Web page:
To dry your onions, simply wash them and remove the outer “paper shell”. Cut off tops and root ends from your onions and slice them in cubes. Try to have them cut in an even thickness.
If you have a dehydrator, simply place your onions inside the machine at 130F to 140 for 3 to 9 hours. Alternatively, place your chopped onions on a baking tray lined with baking paper and set at the lowest temperature. Let them inside the oven until they are dry and check them periodically. It might take a while, but you’ll have amazing, golden dried onions in the end!
Once the onions are dried, store them in glass jars in a cool and dry place.
All in all, onions are an important ingredient in the kitchen, a versatile “must-have” that is important to store properly so that they can last in good condition for the longest amount of time. They come in different types and sizes.
We’ve provided you with an ultimate guide about some methods to preserve onions properly and add different flavors to your meals: enjoy!
White onions have the crunchiest and sharpest taste. Want to make salsa, a stir-fry or chutney? These are the right onions to choose since they add that extra crunch. White onions are definitely on the other side of the spectrum when it comes to popularity, and are mostly used in Mexican cooking. They’re also bigger in size and not very sweet, which is why they go well in white sauces, potato and pasta salads.
Here’s a recipe for a delicious Onion and Golden Raisin Chutney from Martha Stewart that can be made in three easy steps.
- 2 tablespoons olive oil
- 1 large white onion, halved and sliced crosswise (about 3 cups)
- Coarse Salt to taste
- 1/3 cup golden raisins
- 1/4 cup chopped crystallized ginger
- 2 tablespoons champagne vinegar
Step 1: Heat olive oil in a medium skillet over medium heat. Add the white onions and salt to taste making sure to stir often. We want the onions to soften and look translucent. Lower the heat and continue to cook until onions have caramelized and browned.
Step 2: Increase heat to medium-high and add raisins and ginger. Stir frequently until raisins have plumped and browned (it should take about two minutes).
Step 3: Add 1/2 cup water and reduce heat to medium. Cook until all water has evaporated and pan is dry (it should take about 2 minutes). Pour in vinegar and cook until evaporated.
Yellow Pea Soup Day!
Yellow pea soup has been a tradition since medieval times in Sweden, originally served as a nutritious Thursday supper prior to non-meat Fridays in line with their religious beliefs. The custom of Thursday pea soup is still popular in many households, at school lunches and in the army mess… always with pancakes, whipped cream and jam for afters that day!
Traditionally the soup is served with Skånsk mustard that is fairly strong and semi-smooth however we also enjoy it with Galloway Wholegrain Mustard when in Scotland. As pulses have a habit of making their presence known a few hours later, a wee dram of sweet liqueur is recommended to aid digestion and inhibit gas! This is presumably not served at school lunches and I couldn’t possibly comment on the army!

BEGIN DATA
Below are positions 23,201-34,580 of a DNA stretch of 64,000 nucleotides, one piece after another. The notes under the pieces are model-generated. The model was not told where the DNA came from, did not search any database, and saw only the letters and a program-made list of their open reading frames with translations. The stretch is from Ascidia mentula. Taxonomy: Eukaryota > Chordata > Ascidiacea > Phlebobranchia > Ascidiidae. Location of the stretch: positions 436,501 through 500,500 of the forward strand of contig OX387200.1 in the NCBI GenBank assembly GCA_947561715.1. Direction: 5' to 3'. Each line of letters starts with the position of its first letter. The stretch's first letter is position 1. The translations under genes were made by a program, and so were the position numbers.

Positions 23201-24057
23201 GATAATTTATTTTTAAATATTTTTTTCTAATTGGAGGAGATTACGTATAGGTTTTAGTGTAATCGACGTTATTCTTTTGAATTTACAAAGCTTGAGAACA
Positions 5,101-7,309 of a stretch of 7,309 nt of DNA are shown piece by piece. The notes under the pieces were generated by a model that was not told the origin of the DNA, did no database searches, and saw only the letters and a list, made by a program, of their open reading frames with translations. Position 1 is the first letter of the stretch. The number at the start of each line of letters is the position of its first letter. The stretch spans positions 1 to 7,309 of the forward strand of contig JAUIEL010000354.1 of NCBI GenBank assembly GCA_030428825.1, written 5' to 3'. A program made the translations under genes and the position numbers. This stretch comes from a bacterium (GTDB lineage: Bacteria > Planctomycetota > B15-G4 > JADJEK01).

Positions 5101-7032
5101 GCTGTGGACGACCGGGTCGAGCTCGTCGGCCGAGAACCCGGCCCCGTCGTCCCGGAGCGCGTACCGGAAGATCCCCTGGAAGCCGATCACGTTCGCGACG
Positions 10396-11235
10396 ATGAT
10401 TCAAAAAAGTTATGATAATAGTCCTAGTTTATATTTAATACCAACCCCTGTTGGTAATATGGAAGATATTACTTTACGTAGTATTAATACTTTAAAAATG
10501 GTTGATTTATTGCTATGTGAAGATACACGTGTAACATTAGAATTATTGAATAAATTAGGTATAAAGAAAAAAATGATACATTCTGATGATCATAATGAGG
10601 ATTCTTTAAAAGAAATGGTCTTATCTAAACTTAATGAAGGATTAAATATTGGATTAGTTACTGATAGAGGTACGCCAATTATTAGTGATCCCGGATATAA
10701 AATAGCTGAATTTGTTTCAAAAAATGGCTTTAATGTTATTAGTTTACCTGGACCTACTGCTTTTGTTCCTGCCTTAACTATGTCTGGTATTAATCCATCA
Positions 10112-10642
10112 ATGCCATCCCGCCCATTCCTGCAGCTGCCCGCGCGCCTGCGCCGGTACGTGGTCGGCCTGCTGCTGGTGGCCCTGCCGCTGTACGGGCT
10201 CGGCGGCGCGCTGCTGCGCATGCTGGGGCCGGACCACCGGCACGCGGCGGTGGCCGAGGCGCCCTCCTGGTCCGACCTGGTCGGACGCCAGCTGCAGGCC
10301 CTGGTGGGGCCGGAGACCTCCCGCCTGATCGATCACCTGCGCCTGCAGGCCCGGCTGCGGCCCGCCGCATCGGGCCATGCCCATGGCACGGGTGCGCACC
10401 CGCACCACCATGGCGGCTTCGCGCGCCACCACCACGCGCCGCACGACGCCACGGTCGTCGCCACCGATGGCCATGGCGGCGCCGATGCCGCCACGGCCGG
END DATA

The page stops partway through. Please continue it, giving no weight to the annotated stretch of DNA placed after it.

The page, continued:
As it is based on cured pork and yellow peas it makes sense to cook a large batch when I have just boiled a Ramsay ham as I then have 2L of ham stock, a perfect base for the soup, with some ham trimmings added. If not, you can improvise by frying a few chopped rashers of bacon with the onions at the start also works, then add only water, never commercial stock, and season more generously. Some like it thick and solid whilst others prefer their soup a thinner consistency…the choice is yours to thin down with a little extra water if wished.
How to Caramelize Onions
Basic knowledge and time are all that&rsquos need to perfectly caramelize onions. First peel and dice onions into roughly ½-inch pieces. You can also cut them into strips if you prefer.
Heat olive oil in a large pan or skillet to medium heat. Add onions and salt. Cook for 5&ndash7 minutes, stirring often, then reduce heat to low.
We start with a higher heat to speed up the process, then cook over low heat (if we only cook on low it can take 40-45 minutes to caramelize). Continue to cook on low for at least 20&ndash25 minutes stirring occasionally to prevent burning or sticking. You&rsquoll see the onions start to shrink and turn translucent.
They&rsquoll eventually turn golden brown. You may need to add another tablespoon of oil to prevent sticking.
The onions will go from golden brown to a rich, dark brown (but not black). They should have shrunk by about half and may even start to break up.
At this stage the onions are done and caramelized. Remove from heat and use in your recipe or as a topping.
You can cook extras and store in the freezer for later use. This saves you time as some recipes only call for a small amount. Caramelize a large amount of onions at once, then freeze in separate portions in small bags. Defrost what you need in the fridge the night before.